Closeup of an old staircase in sunlight

As I discussed in the article that introduced the tags, the details and summary elements are excellent ways to create accordion interfaces on web pages. Until recently, features like this have required a mass of JavaScript. (Indeed, frameworks like JQuery UI have entire modules devoted to supporting them).

As I mentioned in the previous article, there are a few issues to using details today, mostly around lack of support in and Microsoft Edge. Thankfully, these are easy to solve with a combination of and a little JavaScript feature detection and DOM manipulation.


<details id="det-container">
    <a href="#">Park</a>
    <a href="#">Hosts</a>
    <a href="#">Storylines</a>
    <a href="#">Recalls</a>

Adding support with feature detection

Placed at the bottom of your page, the script does two things. First, it initiates a simple feature check by attempting to create a <details> element with an open attribute in the DOM. If the check fails, the script adds a no-det class to the <details> element, with user clicks on the <summary> child of this element adding and removing an open attribute:

function supports_details() {
	if (!('open' in document.createElement('details'))) {
		return "no-details"; }
function switchOpen() {
	if (details.getAttribute('open')) {
	} else {
        details.setAttribute('open', 'open');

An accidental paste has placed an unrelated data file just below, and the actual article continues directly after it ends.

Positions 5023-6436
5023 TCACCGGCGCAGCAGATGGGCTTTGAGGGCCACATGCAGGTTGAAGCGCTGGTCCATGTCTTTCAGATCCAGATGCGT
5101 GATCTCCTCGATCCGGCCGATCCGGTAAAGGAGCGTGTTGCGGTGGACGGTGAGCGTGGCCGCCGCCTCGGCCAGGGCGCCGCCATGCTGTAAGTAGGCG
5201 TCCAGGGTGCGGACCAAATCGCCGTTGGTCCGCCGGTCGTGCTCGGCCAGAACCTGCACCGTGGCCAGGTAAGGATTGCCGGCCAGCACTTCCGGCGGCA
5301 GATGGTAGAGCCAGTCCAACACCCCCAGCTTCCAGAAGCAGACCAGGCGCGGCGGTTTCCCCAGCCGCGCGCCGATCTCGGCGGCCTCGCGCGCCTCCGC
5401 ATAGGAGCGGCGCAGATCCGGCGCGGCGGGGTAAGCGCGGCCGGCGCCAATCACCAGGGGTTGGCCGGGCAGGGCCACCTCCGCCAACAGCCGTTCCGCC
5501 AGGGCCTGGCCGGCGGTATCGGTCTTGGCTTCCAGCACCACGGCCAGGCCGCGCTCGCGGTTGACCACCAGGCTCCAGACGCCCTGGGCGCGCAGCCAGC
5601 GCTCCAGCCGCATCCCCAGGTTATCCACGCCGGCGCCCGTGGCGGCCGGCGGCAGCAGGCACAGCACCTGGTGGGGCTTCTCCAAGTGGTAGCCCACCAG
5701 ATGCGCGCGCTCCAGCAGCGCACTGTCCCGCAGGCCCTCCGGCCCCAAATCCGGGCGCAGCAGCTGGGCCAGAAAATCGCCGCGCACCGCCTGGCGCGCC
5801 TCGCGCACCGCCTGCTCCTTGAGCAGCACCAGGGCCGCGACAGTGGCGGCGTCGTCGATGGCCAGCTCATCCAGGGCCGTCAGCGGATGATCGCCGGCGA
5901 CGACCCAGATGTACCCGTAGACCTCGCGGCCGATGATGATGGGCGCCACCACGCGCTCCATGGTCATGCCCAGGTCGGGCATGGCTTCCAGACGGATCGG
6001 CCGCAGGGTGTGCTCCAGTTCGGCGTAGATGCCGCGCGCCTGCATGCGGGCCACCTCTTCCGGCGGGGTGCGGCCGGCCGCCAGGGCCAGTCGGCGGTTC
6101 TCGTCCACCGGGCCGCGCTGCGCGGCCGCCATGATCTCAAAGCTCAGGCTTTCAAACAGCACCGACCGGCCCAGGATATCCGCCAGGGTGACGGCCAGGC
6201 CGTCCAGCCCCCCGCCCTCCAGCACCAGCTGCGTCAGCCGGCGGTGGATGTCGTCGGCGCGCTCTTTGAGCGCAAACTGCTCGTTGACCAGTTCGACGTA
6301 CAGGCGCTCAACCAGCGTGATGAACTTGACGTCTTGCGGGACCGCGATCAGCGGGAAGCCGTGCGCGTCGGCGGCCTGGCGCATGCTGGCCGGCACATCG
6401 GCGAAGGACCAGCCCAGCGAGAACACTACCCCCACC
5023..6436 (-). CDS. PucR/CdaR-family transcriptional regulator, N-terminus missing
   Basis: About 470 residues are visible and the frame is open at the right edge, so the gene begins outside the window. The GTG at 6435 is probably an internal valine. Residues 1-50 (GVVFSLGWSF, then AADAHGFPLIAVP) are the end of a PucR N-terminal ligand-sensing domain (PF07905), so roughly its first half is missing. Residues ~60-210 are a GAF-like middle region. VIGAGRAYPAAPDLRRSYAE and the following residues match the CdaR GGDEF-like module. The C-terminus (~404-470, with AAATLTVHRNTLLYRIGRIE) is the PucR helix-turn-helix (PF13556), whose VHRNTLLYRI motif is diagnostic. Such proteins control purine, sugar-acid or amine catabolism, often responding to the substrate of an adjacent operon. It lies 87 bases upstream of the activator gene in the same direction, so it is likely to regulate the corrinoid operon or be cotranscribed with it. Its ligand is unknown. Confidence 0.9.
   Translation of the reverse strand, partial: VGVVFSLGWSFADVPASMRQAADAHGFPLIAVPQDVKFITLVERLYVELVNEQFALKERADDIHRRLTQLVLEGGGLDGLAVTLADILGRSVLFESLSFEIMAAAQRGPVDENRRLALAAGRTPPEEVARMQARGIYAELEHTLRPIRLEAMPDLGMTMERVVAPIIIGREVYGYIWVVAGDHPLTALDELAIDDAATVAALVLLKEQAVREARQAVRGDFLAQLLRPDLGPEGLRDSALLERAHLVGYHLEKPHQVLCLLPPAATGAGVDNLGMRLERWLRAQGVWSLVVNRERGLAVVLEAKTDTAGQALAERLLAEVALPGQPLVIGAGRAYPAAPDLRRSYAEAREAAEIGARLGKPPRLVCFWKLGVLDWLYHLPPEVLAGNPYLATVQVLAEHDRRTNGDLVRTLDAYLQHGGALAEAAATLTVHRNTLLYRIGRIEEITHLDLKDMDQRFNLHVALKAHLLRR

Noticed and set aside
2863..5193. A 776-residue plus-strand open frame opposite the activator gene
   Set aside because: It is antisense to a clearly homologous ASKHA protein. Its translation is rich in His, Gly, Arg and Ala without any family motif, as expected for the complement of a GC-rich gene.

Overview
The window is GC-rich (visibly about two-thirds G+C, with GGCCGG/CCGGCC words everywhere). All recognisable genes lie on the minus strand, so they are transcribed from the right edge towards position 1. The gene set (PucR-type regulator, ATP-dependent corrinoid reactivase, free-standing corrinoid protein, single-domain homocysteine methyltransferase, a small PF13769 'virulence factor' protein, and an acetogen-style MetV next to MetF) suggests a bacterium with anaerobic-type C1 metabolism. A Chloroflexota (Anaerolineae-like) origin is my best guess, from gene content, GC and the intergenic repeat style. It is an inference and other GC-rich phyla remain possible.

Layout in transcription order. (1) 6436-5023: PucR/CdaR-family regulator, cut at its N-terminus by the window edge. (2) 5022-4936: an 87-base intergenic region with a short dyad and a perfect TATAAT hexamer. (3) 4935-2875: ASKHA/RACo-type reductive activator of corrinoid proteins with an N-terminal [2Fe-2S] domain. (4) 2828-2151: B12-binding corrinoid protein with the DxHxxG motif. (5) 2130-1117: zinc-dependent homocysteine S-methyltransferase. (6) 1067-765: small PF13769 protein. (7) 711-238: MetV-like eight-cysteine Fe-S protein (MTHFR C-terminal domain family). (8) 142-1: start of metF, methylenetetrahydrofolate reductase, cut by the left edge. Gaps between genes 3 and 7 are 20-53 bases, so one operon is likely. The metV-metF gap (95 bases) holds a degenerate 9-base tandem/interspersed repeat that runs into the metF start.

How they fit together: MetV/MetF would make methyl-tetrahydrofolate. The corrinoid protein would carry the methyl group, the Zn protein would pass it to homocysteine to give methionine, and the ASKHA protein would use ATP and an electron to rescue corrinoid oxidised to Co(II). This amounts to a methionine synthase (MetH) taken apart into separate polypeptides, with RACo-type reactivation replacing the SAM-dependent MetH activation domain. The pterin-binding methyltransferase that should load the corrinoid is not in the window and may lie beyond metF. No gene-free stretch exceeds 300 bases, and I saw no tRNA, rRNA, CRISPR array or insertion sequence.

if (supports_details() == "no-details" ) {
	var details = document.getElementById("det-container");
	var summary = details.firstElementChild;
    summary.addEventListener("click", switchOpen, false);

Adding style

You can apply CSS to the details and <summary> elements in the same ways that you can to everything else. In this case, I'm using the addition of the no-det class to create an equivalent UI element for non-supporting browsers:

summary, details, details a {
	display: block;
} summary::before { 
  content: "►";
  padding-right: 5px;
  font-size: 1.2em;
  transition: .6s linear;
  display: inline-block;
}[open] summary::before { 
  transform: rotate(90deg); 
} a {
  display: none;
details[open].no-det a { 
  display: block;

This duplicates the functionality of the <details> and <summary> elements for all browsers. I’ve added a little more CSS to the version you can see on the associated CodePen.

Photograph by Wolfgang Staudt, used under a Creative Commons Attribution-NonCommercial 2.0 Generic license

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